My academic background is in History, though this has naturally incorporated a great deal of political study. I completed my BA in History at the University of Leicester, before undertaking an MA in Modern History at the University of York.
Between my MA and my PhD, I was based in London and employed within the political sector, specifically the administration of ballot projects. Through the research, I undertook as part of my employment, I began to focus my academic interest around the topic of public engagement.
I have been consistently active within the field of political engagement through social media (my Twitter handle is @VoterEngagement) and blogging.
What motivated me to undertake PhD study?
I believe that 2015 will continue to be a pivotal year for political engagement within the UK. In addition to the General Election, which typically produces a catalytic effect on political discussion, numerous outreach projects were organised to mark the anniversaries of the Magna Carta and De Montfort’s Parliament.
It is therefore an ideal time to begin a study of parliament and public engagement. A great deal of debate has already taken place regarding the extent of political engagement within the UK. It is an incredibly polarising topic, even in regards to its terminology – an entire literature exists simply on its definition.
Turnout figures seem to indicate that involvement in politics is at a historical low-point; however, if participation is widened to encompass all channels of discussion, it is clear that engagement is much more nuanced (and enduring) than many political commentators would suggest.
The debates surrounding engagement in its most immediate and basic application, the volume of discussions within this area, and the context of the general election and anniversary-related outreach projects, were all key motivators for undertaking this PhD.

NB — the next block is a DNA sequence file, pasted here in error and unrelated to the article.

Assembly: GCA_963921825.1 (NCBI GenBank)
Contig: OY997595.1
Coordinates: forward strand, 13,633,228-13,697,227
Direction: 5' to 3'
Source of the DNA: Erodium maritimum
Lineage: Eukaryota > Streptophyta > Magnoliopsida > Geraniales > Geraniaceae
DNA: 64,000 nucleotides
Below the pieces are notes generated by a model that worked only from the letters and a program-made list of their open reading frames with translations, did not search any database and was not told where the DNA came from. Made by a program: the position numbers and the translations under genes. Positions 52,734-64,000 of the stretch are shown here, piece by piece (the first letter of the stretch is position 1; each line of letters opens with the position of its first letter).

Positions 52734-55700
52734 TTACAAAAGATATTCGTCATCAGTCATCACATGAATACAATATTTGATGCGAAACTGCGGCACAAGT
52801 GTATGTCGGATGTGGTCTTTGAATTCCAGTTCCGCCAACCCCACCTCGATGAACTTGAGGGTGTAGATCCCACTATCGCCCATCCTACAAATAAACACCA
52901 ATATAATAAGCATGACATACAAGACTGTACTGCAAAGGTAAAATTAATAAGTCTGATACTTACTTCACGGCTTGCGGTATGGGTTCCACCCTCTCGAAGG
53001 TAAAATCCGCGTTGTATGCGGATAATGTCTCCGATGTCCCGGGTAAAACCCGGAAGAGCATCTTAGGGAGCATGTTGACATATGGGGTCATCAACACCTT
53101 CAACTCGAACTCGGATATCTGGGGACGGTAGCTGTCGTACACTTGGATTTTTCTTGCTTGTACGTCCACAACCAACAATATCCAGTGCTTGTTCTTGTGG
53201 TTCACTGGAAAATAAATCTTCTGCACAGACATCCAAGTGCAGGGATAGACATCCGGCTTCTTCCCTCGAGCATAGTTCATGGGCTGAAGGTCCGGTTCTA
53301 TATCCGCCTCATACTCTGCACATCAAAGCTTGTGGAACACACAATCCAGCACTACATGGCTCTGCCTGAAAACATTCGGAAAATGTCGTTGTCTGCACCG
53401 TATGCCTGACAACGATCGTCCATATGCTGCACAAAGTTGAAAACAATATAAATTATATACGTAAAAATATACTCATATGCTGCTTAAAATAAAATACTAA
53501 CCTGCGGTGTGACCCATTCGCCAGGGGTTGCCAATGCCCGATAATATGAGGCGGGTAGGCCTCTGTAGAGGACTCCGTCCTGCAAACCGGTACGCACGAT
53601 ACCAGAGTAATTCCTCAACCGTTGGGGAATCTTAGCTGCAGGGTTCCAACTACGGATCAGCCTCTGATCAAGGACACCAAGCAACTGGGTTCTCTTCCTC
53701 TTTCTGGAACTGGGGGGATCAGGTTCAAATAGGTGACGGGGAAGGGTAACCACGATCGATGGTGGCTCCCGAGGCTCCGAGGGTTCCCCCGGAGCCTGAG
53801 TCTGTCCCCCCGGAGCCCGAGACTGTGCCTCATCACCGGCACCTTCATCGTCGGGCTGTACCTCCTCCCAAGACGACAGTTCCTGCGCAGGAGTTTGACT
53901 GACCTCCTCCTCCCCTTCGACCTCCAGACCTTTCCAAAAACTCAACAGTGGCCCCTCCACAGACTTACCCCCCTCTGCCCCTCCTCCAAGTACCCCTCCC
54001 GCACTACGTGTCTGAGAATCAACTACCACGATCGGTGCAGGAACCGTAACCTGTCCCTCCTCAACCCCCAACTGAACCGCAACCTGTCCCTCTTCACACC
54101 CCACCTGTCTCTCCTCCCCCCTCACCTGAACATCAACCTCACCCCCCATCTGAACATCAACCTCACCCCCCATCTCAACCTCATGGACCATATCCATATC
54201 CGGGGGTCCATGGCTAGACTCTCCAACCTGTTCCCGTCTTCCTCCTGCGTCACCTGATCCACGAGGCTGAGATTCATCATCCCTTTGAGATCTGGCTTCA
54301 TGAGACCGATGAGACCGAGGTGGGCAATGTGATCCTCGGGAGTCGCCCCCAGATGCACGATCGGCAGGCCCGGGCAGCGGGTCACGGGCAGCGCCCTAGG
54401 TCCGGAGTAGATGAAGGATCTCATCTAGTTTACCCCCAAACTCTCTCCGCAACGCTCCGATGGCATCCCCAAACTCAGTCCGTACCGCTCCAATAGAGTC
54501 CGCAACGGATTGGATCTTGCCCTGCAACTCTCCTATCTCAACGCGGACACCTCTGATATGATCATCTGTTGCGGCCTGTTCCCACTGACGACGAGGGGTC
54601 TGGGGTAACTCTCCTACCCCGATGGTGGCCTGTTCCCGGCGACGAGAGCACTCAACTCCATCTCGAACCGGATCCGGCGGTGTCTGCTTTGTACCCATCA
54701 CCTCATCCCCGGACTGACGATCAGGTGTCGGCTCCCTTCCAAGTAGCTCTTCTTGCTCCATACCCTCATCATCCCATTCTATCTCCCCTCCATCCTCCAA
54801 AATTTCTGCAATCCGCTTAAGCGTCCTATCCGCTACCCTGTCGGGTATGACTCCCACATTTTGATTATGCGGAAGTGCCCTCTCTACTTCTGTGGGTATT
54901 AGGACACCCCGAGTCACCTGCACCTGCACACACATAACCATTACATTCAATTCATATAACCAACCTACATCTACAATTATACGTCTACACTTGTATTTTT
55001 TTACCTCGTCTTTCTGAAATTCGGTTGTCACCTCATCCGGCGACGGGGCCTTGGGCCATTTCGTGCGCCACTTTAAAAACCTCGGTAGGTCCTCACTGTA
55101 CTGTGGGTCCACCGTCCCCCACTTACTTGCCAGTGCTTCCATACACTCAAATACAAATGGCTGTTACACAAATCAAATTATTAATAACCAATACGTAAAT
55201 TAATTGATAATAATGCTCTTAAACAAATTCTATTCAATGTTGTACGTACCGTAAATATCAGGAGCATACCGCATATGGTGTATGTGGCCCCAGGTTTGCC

What makes me passionate about my subject?
The topic of political engagement is extremely approachable and inclusive – it is a topic that everyone has an opinion on. I have always emphasised the importance of case studies and first-hand accounts, as well as the power of narratives within a greater discourse.
A PhD on the topic of Parliament and Public Engagement seemed to be an ideal way of combining these interests – determining the ways in which people respond to, and interact with, the concepts that are put forward as part of engagement efforts.
Disinclination to engage by traditional means is commonly trivialised as ‘voter apathy’. The considerable use of sweeping generalisations within this discourse was an additional impetus to pursue the topic of engagement and, where possible, establish a sense of clarity surrounding its major themes.
What are my plans once I have completed my PhD?
I am currently deciding whether I would like to stay within academia, further refining my research interests, or to join an organisation where I can have more influence over grass roots activities. In the meantime, I am keen to remain active within the public engagement sector, and explore the discourse surrounding it as much as possible.
I will be focusing my study around parliamentary outreach initiatives, examining their emphasis on democratic heritage and the extent to which this concept is invoked to encourage political participation.
Through my PhD, I hope to discern the long-term legacy of engagement that these outreach projects can inspire, offering a useful insight into the ‘arc’ of engagement over time. The notion that specific outreach projects have a finite ‘lifespan’ in terms of their effectiveness is of significant interest to me, and holds long-term implications for parliament and public.
Younger generations are typically put forward as an indicator for current socio-political attitudes, and, as a result, I will be giving a great deal of attention to issues surrounding youth engagement.
However, I am keen to include older generations within the project scope, in order to examine more ‘entrenched’ voting and participatory considerations.
I intend to examine consistent, largely internal (or community-based) political influences against the effects of external stimuli such as government policies and the rhetoric that they employ. In doing so, I hope to define a sense of interplay between long-term (even habitual) voting patterns and more immediate influences, such as parliamentary initiatives.